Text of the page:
A former New York Times reporter, top Hillary Clinton campaign aides and current and former officials from the Justice Department and the CIA are among the potential witnesses at the first trial stemming from special counsel John Durham’s probe into the federal investigations of former President Donald Trump.
Former Clinton campaign lawyer Michael Sussmann plans to call two-time Pulitzer Prize winner Eric Lichthblau to testify in his defense, according to reports of a pretrial hearing held in Washington, DC, federal court on Monday.
Joffe provided Sussmann with computer research that purportedly tied a Trump Organization server to Russia’s Alfa Bank and helped him compile a “white paper” on the findings, according to Sussmann’s indictment.
Sussmann is charged with lying to the FBI when he allegedly claimed he wasn’t “acting on behalf of” Joffe and the Clinton campaign while passing along the since-debunked information in September 2016, less than two months before the presidential election.
The Times isn’t expected to object to the defense’s planned questioning of Lichtblau but might do so if he’s asked about any independent reporting he did on the research, and the paper is expected to file court papers this week, defense lawyer Sean Berkowitz reportedly said in court.
Lichtblau referred questions to his lawyer, who declined to comment, as did the Times, according to the Washington Post.
Lichtblau, who writes about national security and law enforcement, has bylines on two Times stories from March and April 2016 in which Sussmann, a cybersecurity lawyer, was quoted as an expert.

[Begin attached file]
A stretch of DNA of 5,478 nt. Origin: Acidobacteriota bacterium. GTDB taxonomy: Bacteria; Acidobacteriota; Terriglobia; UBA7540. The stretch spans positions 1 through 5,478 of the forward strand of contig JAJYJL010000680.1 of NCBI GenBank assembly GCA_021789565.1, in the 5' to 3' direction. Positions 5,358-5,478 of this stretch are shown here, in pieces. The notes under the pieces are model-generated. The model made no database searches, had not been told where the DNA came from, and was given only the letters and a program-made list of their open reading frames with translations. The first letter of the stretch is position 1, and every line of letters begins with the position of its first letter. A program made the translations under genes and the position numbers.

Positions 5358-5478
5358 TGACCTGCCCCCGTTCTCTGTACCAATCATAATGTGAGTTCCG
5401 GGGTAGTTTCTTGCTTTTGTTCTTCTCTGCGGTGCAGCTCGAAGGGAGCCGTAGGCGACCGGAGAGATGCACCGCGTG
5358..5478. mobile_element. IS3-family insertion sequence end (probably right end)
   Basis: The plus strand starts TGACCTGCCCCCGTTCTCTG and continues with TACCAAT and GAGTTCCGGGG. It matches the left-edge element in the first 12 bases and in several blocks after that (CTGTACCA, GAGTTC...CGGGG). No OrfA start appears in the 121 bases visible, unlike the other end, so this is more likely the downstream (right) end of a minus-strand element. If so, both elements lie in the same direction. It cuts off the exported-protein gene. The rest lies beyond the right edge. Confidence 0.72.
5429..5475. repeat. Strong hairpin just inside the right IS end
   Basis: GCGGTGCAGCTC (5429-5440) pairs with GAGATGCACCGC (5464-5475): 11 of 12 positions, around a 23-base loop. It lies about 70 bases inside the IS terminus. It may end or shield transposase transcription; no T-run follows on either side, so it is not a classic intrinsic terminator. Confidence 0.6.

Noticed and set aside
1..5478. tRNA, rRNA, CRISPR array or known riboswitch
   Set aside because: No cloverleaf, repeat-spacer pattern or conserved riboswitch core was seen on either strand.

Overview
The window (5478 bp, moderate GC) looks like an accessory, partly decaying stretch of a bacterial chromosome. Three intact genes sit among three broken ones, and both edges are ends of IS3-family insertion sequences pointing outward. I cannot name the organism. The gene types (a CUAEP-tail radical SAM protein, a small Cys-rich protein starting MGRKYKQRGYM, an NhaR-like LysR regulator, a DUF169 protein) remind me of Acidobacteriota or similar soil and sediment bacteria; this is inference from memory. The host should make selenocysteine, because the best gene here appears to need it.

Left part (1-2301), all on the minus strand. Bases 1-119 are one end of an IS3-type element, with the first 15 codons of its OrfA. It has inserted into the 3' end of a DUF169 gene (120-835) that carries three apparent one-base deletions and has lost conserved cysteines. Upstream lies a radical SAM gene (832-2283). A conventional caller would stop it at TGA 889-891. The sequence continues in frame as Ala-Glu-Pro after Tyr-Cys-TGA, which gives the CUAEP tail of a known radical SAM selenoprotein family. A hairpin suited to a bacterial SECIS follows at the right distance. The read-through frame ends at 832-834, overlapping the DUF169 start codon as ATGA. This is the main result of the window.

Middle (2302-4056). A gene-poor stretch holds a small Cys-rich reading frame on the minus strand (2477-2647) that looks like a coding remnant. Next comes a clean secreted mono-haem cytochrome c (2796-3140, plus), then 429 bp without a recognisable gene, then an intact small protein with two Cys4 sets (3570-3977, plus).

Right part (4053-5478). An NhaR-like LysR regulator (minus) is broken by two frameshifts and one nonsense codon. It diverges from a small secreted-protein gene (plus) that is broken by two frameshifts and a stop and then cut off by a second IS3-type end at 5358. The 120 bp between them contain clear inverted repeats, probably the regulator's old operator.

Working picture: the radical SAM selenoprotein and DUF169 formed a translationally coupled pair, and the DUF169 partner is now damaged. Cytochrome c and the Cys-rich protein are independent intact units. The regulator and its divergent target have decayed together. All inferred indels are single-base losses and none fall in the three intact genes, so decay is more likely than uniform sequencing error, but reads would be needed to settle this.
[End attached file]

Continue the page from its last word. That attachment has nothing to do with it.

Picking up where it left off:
Those reports involved government efforts to unlock iPhones, including one that belonged to one of the homegrown ISIS terrorists who killed 14 people at a 2015 Christmas party in San Bernardino, California.
Sussmann also acknowledged speaking to Lichtblau and other reporters from the Washington Post and Slate magazine in late October 2016, leading to stories that appeared a short time later, according to a timeline compiled by US Sens. Chuck Grassley (R-Iowa) and Ron Johnson (R-Wisconsin).
Sussmann’s other planned witnesses include Justice Department Inspector General Michael Horowitz, who will be questioned about how Sussmann gave him information “that also involved Mr. Joffe,” according to The Washington Post.
In December 2019, Horowitz released a 476-page report that found multiple errors, but no evidence of political bias, in the FBI’s decision to launch a probe into contacts between Trump’s 2016 campaign and Russia.
Durham’s prosecution team plans to call witnesses including former Clinton campaign manager Robby Mook and former campaign general counsel Mark Elias of the powerhouse law firm Perkins Coie, where Sussmann was a partner before his arrest, according to the Washington Times.
Other prosecution witnesses reportedly include former FBI general counsel James Baker, with whom Sussmann met at the bureau’s headquarters on Sept. 19, 2016; former FBI assistant director of counterintelligence Bill Priestap, who later discussed that meeting with Baker; and a CIA official identified only as “Kevin B,” whose agency helped disprove Sussmann’s information.
Durham’s team also plans to call Laura Seago, a tech expert at the Fusion GPS research firm that commissioned the largely discredited “Steele dossier” of Trump’s purported ties to Russia, the Washington Times said.
Last week, Durham said he wanted jurors to learn about the “strong intersection” between Sussmann’s efforts and those of former British spy Christopher Steele but Judge Christopher Cooper ruled Saturday that he won’t allow “the kind of extensive evidentiary analysis that would be required to find that such a joint venture existed, and who may have joined it.”
“While the Special Counsel has proffered some evidence of a collective effort to disseminate the purported link between Trump and Alfa Bank to the press and others, the contours of this venture and its participants are not entirely obvious,” wrote Cooper, who was nominated by former President Barack Obama.